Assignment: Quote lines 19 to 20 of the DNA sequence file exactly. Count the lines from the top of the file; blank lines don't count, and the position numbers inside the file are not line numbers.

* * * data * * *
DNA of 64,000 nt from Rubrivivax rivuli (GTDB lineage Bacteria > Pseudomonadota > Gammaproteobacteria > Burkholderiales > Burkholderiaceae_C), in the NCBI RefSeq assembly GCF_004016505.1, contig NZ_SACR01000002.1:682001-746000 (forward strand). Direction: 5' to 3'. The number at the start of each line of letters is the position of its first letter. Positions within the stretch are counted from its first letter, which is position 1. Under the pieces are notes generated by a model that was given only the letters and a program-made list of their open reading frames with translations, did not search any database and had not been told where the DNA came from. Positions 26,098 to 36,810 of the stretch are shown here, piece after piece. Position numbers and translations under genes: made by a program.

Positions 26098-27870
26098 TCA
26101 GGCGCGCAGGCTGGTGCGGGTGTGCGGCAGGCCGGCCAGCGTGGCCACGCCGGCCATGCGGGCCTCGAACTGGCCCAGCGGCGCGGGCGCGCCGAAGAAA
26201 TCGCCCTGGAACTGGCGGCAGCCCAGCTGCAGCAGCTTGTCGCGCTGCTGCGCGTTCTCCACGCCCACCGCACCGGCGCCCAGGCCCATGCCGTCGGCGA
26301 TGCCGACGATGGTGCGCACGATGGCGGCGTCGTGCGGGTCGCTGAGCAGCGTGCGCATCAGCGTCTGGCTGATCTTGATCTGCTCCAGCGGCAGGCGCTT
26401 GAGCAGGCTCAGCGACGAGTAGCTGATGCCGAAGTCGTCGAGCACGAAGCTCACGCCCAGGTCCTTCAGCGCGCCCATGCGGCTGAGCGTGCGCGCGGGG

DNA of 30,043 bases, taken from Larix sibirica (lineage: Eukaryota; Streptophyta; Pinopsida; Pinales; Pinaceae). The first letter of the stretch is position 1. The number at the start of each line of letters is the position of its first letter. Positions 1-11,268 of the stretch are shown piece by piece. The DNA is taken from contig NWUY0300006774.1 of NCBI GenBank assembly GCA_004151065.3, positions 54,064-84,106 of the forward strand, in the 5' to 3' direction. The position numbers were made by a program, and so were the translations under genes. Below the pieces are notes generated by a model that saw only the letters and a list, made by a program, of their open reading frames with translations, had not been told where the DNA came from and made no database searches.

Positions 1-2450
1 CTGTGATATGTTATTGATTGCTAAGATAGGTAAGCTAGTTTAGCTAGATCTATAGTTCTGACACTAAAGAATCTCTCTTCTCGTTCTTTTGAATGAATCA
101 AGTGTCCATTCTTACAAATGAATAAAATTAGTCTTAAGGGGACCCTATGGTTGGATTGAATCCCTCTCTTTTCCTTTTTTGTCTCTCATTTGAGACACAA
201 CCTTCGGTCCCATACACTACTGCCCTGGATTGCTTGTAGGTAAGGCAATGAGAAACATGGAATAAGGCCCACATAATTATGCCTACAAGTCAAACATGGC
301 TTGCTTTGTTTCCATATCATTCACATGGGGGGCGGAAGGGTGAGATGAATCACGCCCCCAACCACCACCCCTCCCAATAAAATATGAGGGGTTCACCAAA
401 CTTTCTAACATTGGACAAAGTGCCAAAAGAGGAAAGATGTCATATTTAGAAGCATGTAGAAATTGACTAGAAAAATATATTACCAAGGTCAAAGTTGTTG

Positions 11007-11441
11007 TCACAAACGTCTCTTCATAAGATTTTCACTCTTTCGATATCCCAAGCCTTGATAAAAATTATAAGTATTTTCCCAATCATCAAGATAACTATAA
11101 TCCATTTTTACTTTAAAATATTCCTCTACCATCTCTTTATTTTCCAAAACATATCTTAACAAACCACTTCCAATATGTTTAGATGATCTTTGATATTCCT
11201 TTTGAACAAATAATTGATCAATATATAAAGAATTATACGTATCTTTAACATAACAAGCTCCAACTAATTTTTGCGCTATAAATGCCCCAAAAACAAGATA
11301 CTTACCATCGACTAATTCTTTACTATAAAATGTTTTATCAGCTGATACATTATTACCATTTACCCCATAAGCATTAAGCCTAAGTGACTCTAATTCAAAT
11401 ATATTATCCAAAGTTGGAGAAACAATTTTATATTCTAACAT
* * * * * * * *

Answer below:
11301 CTTACCATCGACTAATTCTTTACTATAAAATGTTTTATCAGCTGATACATTATTACCATTTACCCCATAAGCATTAAGCCTAAGTGACTCTAATTCAAAT
11401 ATATTATCCAAAGTTGGAGAAACAATTTTATATTCTAACAT